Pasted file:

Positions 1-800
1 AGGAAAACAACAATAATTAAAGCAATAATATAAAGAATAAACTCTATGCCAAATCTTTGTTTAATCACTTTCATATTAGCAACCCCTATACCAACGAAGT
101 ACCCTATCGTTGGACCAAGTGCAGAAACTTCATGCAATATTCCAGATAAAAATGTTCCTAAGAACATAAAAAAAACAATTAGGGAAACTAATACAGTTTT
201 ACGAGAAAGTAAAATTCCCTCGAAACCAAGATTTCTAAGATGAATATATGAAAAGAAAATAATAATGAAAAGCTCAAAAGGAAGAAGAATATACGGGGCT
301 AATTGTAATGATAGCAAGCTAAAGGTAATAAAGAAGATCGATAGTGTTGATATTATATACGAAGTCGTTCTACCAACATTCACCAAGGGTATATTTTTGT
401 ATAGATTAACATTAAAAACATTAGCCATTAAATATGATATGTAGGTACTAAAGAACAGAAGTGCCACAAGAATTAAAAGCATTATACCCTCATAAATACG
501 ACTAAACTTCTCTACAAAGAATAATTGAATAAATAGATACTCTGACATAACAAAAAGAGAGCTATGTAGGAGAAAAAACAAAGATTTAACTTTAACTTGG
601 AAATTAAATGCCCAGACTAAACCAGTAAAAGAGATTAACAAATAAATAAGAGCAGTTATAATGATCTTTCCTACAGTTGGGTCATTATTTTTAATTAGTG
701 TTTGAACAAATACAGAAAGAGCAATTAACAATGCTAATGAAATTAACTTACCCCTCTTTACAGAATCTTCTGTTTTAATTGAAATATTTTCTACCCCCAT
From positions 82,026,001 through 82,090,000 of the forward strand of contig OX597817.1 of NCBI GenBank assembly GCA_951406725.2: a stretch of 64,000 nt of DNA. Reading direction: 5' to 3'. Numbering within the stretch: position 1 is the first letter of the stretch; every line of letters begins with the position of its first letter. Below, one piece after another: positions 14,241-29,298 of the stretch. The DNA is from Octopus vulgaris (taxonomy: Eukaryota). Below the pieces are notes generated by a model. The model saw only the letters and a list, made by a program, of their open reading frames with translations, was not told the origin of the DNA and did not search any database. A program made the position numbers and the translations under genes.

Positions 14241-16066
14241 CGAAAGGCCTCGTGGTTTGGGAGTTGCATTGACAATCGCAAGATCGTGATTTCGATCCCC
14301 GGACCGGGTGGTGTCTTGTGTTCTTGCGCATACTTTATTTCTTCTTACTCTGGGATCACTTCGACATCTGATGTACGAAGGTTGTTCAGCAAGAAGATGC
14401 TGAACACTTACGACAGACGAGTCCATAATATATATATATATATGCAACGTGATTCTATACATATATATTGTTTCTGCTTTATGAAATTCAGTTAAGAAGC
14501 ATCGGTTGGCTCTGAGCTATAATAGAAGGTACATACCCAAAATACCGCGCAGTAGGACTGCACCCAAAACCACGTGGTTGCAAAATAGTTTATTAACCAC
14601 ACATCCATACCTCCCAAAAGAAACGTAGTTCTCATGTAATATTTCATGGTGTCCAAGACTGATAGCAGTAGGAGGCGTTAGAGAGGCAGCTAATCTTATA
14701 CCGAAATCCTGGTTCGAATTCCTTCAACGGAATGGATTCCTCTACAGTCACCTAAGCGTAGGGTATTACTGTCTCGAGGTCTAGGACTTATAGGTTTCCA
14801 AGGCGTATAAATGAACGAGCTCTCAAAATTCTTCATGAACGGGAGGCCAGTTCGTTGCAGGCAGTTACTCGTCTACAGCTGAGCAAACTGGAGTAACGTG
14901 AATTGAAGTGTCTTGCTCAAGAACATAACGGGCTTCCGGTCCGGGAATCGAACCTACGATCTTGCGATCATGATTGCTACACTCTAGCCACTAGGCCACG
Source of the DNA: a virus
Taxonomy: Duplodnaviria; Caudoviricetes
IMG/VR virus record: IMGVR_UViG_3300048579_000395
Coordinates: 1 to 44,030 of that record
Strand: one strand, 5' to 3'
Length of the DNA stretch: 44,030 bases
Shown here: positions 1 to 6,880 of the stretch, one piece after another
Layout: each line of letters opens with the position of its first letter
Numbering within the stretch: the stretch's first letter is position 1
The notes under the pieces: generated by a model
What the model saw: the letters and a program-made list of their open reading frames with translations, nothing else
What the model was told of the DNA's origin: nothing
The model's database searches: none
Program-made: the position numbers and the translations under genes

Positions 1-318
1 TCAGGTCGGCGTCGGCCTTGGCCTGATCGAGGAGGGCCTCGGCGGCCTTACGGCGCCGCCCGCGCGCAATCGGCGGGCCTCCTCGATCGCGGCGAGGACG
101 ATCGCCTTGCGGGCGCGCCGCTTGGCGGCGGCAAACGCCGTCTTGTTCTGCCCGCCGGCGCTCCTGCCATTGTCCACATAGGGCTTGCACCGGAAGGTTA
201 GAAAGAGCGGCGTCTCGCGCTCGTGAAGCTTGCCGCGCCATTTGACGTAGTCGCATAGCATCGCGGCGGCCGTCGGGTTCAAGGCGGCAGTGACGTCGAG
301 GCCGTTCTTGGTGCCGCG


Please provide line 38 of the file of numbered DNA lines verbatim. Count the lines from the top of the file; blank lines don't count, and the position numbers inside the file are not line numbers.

301 GCCGTTCTTGGTGCCGCG